Not long after Edwin Hubble established that galaxies are ‘island universes’ similar to our home galaxy, the Milky Way, he realized that a few of these external galaxies are considerably closer to us than any others. In 1936 he first coined the term ‘Local Group’ in his famous book The Realm of the Nebulae to identify our nearest galactic neighbors. More than 60 years later, the galaxies of the Local Group remain particularly important to astronomers because their proximity allows us to obtain our most detailed views of the properties of normal galaxies beyond our own. These nearby systems also provide our clearest views of how galaxies interact with one another in the relatively small volume of space of the Local Group.

The brightest members of the Local Group are so close to us that on a clear, dark night away from city lights it is possible to see them with the unaided eye: in the southern hemisphere the Large Magellanic Cloud (LMC) and Small Magellanic Cloud (SMC) shine brightly, while in the north the Andromeda and Triangulum Galaxy can be seen as faint smudges of light in the sky. These two galaxies are, in fact, the most distant objects visible with the naked eye. From both hemispheres, the gossamer glow of the Milky Way reveals the presence of billions of stars spread throughout the thin disk of our home galaxy. These five galaxies constitute the most luminous and massive members of the Local Group.

Although the existence, if not the true nature, of the five naked-eye Local Group galaxies and the Milky Way has been known to humans since antiquity, the first member identified telescopically was Messier 32 (more typically referred to as M32) by G-J Le Gentil in 1749. Since then, astronomers have steadily identified additional members of the Local Group. By the time Hubble first introduced the concept of the Local Group in 1936, he was able to list 11 galaxies that he considered to be members of the group. At present (2015), 47 galaxies can be cataloged as probable members of the Local Group; these systems are listed on the last tab of this section along with the dates of discovery for each. Remarkably, more Local Group members have been found in the past 40 years than in all previous human history. Also, the era of discovery is almost certainly not over as future surveys uncover more members or as new nearby galaxies are found serendipitously.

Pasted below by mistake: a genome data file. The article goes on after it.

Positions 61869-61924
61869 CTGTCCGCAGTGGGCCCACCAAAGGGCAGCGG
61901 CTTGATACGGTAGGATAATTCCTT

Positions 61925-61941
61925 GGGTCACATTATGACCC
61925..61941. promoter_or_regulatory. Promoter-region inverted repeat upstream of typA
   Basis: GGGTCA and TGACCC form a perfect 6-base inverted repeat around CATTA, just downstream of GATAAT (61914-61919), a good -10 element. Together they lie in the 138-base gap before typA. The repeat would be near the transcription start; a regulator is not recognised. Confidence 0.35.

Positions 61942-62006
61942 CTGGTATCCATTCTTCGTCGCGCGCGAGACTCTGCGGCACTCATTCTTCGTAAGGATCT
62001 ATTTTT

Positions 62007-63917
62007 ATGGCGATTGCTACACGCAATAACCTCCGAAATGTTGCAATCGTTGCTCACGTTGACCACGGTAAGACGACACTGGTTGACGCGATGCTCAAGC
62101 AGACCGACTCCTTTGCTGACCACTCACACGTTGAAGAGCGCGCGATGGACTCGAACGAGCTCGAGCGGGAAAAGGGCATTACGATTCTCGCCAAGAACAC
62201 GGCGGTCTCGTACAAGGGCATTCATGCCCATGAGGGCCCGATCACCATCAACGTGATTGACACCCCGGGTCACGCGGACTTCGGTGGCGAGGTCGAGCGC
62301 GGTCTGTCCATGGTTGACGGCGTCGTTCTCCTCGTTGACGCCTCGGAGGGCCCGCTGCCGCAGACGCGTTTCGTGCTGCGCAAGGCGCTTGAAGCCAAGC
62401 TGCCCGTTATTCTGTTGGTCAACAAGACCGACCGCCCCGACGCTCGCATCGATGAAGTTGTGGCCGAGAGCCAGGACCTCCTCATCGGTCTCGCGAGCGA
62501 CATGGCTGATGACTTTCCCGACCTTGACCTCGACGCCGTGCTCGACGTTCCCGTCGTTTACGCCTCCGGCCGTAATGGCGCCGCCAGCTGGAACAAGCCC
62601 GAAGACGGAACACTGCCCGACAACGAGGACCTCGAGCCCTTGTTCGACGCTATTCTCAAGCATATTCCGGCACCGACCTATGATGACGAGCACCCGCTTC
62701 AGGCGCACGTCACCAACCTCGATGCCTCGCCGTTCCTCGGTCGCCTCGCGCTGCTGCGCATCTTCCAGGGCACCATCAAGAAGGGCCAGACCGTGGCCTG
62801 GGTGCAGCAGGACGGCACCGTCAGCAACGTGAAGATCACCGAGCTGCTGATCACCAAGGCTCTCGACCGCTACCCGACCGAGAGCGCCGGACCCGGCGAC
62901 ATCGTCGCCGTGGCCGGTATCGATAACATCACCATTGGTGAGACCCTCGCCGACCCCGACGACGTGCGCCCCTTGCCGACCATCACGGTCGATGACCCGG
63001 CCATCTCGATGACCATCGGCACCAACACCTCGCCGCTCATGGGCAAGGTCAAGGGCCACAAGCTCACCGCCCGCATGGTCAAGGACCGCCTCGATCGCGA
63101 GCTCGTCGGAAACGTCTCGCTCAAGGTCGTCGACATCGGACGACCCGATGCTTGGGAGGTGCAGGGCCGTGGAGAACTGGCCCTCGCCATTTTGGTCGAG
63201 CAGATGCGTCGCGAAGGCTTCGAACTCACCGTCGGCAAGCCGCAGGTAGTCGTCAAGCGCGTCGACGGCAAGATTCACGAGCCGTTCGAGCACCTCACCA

Why are the galaxies of the Local Group so difficult to identify? The principal reason is that, apart from our Milky Way Galaxy and the large Andromeda and Triangulum galaxies (known also as M31 and M33, respectively), the known members of the Local Group are Dwarf Galaxies. By definition, these systems have low intrinsic luminosities. They usually also exhibit very low surface brightness (see Low Surface Brightness Galaxies). This property is a measure of how spread out the galaxy’s light is on the sky. In the case of nearly every dwarf galaxy member of the Local Group, the surface brightnesses are lower than that of the night sky, lending them a ghostly appearance and making them very difficult to detect, even at close range (Unlike the apparent brightness of a galaxy, the surface brightness of an extended object does not change as a function of distance—at least for distances up to a few hundred million light-years. This makes low-surface-brightness galaxies difficult to detect anywhere. Consequently, a very large number of lowsurface-brightness galaxies may still remain hidden throughout the universe, enough possibly to fundamentally change our views of the distribution and numbers of galaxies in the universe.)

Much of the recent success in finding new Local Group members is due to the availability of the many large-scale photographic surveys of the sky carried out since the seminal Palomar Sky Survey of the 1950s. Soon after these surveys were begun, visual searches of the photographic plates identified new nearby galaxies. Starting in the 1970s, automated measurements and analyses of the plates from these surveys helped uncover nearly all of the most recently discovered Local Group members. However, even the most complete optical survey cannot find all of the galaxies in the sky. For example, searches for galaxies near the bright band of the Milky Way itself are severely hindered by the high stellar density in this part of the sky and by the clouds of gas and dust within the plane of our Galaxy. This Interstellar Matter effectively blocks all optical light from distant objects, making it impossible to find galaxies lurking in the background. Ongoing and planned surveys in the infrared and radio wavelengths can penetrate the haze of the Milky Way by detecting radiation that is unaffected by dust obscuration. These searches are almost certain to reveal several new Local Group members in coming years.